Rider’s Model United Nations team wins big at national conference

By Kaitlyn McCormick 

Rider’s Model United Nations team (MUN), representing Hungary, won best delegation as well as three peer delegate awards at the National Model United Nations Conference in New York City this month. 

Peer delegate awards were given to freshman political science major Christina Natoli and junior political science major Andrew Bernstein for their work on General Assembly First Committee, junior political science major Grace Kohansby and sophomore political science major Tray Ferguson for their work on United Nations Educational, Scientific and Cultural Organization Committee, as well as sophomore global studies major Paola Carlesso and junior political science major Devon Shaw for their work on United Nations Women Committee. 

This was the first time that Rider’s MUN team won three peer delegate awards, which are voted on by all of the delegates within the respective conference assembly, breaking a team record. 

Rider’s MUN adviser, political science professor Barbara Franz explained the prestige of winning outstanding delegation. 

“Every committee is judged by a dias; a dias consists out of three or four people that sit up there and watch what’s happening. … Every committee had to agree that Hungary deserves this award … so that’s why it’s so important that the team really works well together. Every single pair of those people did outstanding,” Franz said.

Rider’s MUN team hosted a debrief and teach-in on April 21 to share their recent successes and experiences with the Rider Community. 

Head delegate and senior political science major Ryan Leighton stressed the benefits of participating in MUN. 

“MUN is a little notorious for its hard work ethic and its demanding curriculum. There’s a lot of research and writing,” Leighton explained in addition to negotiation and public speaking. “All of these skills that we teach you are vital for most jobs, and having something like MUN on a resume and proving that you have those skills and were taught them is really effective.”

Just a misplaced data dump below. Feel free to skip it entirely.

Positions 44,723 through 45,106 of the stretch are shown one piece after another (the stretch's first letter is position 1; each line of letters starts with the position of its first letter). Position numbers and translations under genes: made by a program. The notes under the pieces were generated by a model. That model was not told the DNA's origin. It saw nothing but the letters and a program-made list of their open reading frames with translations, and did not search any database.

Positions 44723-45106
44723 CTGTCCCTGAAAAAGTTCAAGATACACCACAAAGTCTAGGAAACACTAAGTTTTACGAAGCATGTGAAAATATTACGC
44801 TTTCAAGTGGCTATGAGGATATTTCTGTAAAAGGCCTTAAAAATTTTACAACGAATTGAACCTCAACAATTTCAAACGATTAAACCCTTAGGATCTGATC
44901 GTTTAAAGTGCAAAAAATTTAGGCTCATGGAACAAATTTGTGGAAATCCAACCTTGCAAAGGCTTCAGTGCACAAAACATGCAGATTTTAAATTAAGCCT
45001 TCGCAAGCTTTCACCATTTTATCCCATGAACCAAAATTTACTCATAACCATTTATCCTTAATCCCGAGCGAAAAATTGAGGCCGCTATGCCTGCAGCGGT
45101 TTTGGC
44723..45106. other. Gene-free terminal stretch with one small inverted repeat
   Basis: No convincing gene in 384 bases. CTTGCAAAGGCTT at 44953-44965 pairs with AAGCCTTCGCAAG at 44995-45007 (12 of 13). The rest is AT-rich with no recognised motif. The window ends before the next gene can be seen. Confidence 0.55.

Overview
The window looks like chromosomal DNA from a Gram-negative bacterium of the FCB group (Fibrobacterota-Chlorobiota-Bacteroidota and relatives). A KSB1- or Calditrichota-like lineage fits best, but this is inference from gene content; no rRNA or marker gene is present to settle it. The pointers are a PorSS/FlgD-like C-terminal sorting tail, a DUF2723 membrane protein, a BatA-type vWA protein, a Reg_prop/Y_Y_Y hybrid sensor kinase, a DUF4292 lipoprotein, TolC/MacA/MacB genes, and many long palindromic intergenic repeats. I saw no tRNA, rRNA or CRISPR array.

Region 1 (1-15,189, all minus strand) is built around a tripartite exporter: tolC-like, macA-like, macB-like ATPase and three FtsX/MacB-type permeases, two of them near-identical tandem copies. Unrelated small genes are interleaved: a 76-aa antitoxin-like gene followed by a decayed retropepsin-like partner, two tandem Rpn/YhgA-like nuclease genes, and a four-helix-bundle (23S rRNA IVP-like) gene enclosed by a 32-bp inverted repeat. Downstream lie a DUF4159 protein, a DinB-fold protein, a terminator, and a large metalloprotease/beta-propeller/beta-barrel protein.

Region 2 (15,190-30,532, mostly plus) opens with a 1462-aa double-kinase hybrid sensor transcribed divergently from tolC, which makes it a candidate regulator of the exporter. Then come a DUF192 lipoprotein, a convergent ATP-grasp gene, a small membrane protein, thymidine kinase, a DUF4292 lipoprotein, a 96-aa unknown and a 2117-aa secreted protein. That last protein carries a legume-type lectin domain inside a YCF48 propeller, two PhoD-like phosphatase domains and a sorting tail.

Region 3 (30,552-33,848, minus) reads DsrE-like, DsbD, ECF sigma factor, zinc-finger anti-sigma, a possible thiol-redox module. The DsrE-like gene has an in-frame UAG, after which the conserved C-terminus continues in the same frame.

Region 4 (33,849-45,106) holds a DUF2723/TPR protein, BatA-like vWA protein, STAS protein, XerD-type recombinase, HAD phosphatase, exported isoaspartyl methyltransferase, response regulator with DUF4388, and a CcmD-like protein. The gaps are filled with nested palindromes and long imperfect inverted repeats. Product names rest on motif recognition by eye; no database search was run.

Sophomore political science major Nina Weber explained how these negotiating and leadership skills elevated her performance within the conference. 

“There’s so many delegates there, so there are a lot of conflicting views, and you need to get over that hurdle and have everyone’s voices heard, no matter if you agree with it,” Weber said. 

While many MUN students major in programs like political science or global studies, Rider MUN team members across majors have benefitted from the experience and were able to integrate aspects of their major into their committee prep and competition.  

Freshman vocal performance major Chris Simon said, “I was able to take some of my performance skills into MUN because I’ve done a lot of shows; I know how to act … but it was a challenge to really get through the research and lead a group more succinctly than normal. … it was quite eye opening to see just how different it was and how big of an experience it was.” 

The conference, held at the New York City Hilton Hotel from April 10-14 after previously taking place online due to the COVID-19 pandemic, saw competitors from schools across the country and across the globe. 

Kohansby said, “Going from the online to the in person was …[a] really eye opening experience. … you really miss out on a lot of the interpersonal communication you get with people if you’re online because there is that kind of like block between communication.”

Senior political science major Mark Immordino summed the conference up perfectly: “It’s four days that go by; it just kind of melts together. … it’s the most unique experience you can ever do. It’s a test of your ability to act and be the best person you can be, and it was great. It was the best experience I’ve ever had.” 

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